Distracted driving contributes to a significant number of car accidents in the U.S. each year, as many people in New Haven know. In 2012 alone, accidents involving texting, talking, eating, grooming or other forms of distraction caused about 421,000 injuries and claimed 3,328 lives, according to the website Distraction.gov.
In Connecticut, drivers are banned from texting or using handheld cellphones for other purposes. However, critics worry that the state's current laws are not strong enough to discourage these dangerous behaviors. New legislation seeks to address this issue by increasing the penalties for handheld cellphone use and by categorizing one fairly common behavior as distracted driving.
Proposed legal changes
Several bills and proposals that have been introduced this legislative session aim to create stricter sanctions for texting and cellphone use, according to WTNH News. The potential changes include:
- Increasing fines for using mobile electronic devices while driving by $100 for each offense
- Changing the penalties for texting and driving to match the penalties for driving under the influence
- Making penalties for distracted drivers who cause fatal accidents comparable to the sanctions that intoxicated drivers face after deadly accidents
All of these changes could help reduce distracted driving by giving motorists stronger incentive to keep their focus on driving.
Another bill focuses on non-electronic distractions. According to The Connecticut Post, the bill would allow law enforcement authorities to cite drivers caught holding pets on their laps for distracted driving. Supporters of the bill note that pets can be just as distracting as children and other passengers, who are known to present significant and even dangerous distractions.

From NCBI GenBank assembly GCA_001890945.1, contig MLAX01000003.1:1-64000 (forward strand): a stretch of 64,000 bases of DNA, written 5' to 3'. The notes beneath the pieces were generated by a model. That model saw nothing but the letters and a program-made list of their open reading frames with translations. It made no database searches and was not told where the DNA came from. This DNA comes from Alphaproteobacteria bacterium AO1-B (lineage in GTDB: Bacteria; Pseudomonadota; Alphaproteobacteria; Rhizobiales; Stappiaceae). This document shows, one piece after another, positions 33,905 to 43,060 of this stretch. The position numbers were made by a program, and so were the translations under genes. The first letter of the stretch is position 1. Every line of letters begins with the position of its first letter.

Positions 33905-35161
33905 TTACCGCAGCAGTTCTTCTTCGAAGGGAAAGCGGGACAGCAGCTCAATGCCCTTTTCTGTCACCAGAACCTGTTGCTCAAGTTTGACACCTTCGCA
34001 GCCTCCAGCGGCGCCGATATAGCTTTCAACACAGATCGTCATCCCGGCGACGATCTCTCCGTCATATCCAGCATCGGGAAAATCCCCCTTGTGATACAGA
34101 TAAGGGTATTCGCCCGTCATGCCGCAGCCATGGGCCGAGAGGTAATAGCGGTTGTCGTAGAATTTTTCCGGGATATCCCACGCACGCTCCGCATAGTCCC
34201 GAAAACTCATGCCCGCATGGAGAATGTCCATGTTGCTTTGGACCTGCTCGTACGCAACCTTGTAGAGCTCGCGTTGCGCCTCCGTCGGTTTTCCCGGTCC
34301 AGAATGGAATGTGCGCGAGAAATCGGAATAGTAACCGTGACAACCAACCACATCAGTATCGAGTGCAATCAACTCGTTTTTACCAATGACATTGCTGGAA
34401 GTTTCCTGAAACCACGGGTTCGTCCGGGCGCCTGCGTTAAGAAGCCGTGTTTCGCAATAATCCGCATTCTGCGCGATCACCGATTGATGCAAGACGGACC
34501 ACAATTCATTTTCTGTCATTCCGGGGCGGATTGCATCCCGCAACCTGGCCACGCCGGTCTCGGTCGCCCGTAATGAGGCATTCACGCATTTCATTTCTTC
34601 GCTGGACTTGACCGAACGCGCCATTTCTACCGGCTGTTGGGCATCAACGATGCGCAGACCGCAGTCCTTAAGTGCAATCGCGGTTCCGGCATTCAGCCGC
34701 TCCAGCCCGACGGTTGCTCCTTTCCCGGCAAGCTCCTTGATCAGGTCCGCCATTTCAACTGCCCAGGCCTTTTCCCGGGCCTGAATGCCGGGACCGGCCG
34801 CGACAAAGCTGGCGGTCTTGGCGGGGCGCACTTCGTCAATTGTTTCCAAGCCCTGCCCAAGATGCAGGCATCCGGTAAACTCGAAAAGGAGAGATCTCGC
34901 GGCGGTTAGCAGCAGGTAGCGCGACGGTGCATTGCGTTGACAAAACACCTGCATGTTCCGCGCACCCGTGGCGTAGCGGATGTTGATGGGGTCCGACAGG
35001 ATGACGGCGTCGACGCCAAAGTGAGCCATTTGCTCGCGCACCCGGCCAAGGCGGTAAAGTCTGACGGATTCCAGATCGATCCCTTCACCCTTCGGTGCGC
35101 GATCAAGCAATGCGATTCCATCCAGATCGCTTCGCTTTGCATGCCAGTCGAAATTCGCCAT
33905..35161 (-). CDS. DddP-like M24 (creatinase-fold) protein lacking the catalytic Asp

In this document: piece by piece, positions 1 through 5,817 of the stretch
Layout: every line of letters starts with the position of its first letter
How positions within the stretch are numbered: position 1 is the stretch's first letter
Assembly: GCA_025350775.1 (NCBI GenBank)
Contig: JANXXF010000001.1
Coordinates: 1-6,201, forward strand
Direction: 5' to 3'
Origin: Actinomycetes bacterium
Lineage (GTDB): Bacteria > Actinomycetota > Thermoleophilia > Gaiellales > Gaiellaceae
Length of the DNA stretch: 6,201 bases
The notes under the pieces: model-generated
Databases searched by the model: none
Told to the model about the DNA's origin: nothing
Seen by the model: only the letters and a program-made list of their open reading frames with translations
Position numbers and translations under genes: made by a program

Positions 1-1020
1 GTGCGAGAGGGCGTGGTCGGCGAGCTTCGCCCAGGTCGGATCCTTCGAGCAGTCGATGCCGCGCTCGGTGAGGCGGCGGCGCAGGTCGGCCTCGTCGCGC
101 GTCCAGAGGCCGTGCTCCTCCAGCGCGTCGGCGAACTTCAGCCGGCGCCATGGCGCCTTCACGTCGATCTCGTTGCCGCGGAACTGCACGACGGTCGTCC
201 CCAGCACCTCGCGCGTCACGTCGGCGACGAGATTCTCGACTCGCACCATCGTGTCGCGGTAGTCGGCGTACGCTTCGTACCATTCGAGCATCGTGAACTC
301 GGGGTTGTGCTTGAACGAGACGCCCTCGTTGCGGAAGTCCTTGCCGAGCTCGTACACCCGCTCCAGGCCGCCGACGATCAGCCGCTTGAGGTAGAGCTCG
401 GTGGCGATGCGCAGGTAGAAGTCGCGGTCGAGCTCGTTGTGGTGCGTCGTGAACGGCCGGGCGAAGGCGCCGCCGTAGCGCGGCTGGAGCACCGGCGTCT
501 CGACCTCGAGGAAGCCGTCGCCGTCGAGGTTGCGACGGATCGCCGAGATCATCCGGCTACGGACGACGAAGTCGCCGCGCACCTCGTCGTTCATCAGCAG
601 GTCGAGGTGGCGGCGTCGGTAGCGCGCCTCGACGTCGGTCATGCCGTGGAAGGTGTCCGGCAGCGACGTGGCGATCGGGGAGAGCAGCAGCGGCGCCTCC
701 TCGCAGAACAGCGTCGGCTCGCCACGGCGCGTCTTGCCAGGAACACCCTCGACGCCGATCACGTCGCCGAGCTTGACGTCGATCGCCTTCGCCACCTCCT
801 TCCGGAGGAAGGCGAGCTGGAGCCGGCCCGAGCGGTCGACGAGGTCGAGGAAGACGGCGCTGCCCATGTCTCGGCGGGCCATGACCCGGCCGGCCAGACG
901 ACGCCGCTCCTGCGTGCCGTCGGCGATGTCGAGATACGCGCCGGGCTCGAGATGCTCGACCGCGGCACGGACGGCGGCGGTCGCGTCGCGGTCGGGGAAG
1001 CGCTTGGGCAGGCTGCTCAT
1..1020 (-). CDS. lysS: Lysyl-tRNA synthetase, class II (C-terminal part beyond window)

Distracted driving in Connecticut
While these bills may not all become laws, the passage of even one could help discourage distracted driving, which remains a serious problem in Connecticut.
Statistics regarding the prevalence of distracted driving in the state are limited. However, the number of tickets issued in recent years for distracted driving hints at the scope of the problem.
According to The Connecticut Post, authorities have issued more than 117,000 citations for cellphone use behind the wheel or general distracted driving since the use of handheld cellphones was banned in 2005. The Middletown Press reports that authorities issued 32,000 citations for cellphone use in 2013 alone. On average, 1 in 77 drivers received citations that year, and 8 percent of all citations issued involved distracted driving.
These figures most likely under-represent the problem, since it can be difficult for authorities to detect many forms of distracted driving. Still, even these numbers suggest that inattentive drivers remain a substantial threat to motorists in Connecticut.
Remedies after accidents
Even if any of the recently introduced bills pass, distracted driving may continue to harm many people in Connecticut. Depending on the circumstances, the victims of distracted driving accidents may be able to seek compensation for their injuries. Anyone who has been hurt in such an accident should consider discussing the available legal options with an attorney.